Unless you walk out into the unknown, the odds of making a profound difference in your life are pretty low.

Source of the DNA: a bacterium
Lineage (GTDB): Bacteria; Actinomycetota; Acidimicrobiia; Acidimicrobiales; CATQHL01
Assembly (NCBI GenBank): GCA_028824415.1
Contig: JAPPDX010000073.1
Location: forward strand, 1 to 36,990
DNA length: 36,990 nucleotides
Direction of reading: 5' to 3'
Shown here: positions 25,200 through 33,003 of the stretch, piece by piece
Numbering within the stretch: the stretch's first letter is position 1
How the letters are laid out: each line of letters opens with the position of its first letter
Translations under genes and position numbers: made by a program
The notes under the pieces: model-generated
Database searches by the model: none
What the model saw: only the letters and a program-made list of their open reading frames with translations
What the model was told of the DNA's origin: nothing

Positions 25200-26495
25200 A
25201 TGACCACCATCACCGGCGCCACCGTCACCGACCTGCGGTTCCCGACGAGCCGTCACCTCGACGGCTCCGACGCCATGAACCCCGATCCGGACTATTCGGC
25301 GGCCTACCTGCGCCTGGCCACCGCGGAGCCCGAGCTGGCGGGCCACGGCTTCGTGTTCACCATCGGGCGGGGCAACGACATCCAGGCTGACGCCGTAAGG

One of my favorite memories of my mom is when I was in the 3rd grade. I was in a combination class of both 3rd and 4th graders so it was already an interesting year. Secretly, I was attached to Mrs. Bragg still who was my teacher the first part of the school year but the combo class was something new they were trying...Some kind of experiment that was predicted to help advance learning. At the end of the school year we had testing going on. Instead of getting lunch from the cafeteria that day, we had to bring our own lunch to school -- it was a brown bag day. Well, my mom was not familiar with the "brown bag" concept. She didn't grow up in this country and typically provided money for hot lunch every day. So, I went home and told her that we needed to have a lunch the next day. She made one for me that morning. It was the best lunch ever in a regular size grocery bag. In it was a hamburger the size of a whopper. I had a full bag of chips that you would bring for a group of friends. I had half a poundcake that was homemade. I don't remember the drink. We didn't grow up with soda so the only thing I could think of was she may have packed some fruit juices for me. The reason I feel I remember this is because that day everyone couldn't help but notice my lunch. It wasn't your typical PB&J with a snack pack of chips. It was a picnic for 5. What I love is that my mom wasn't like everyone else which made me different. Strange enough, I was okay with being different when I was young. I have many stories about other ways I volunteered to be different. I loved that my mom didn't know what a brown bag lunch looked like and I am so glad that I had someone who gave it her best effort even when she really didn't know.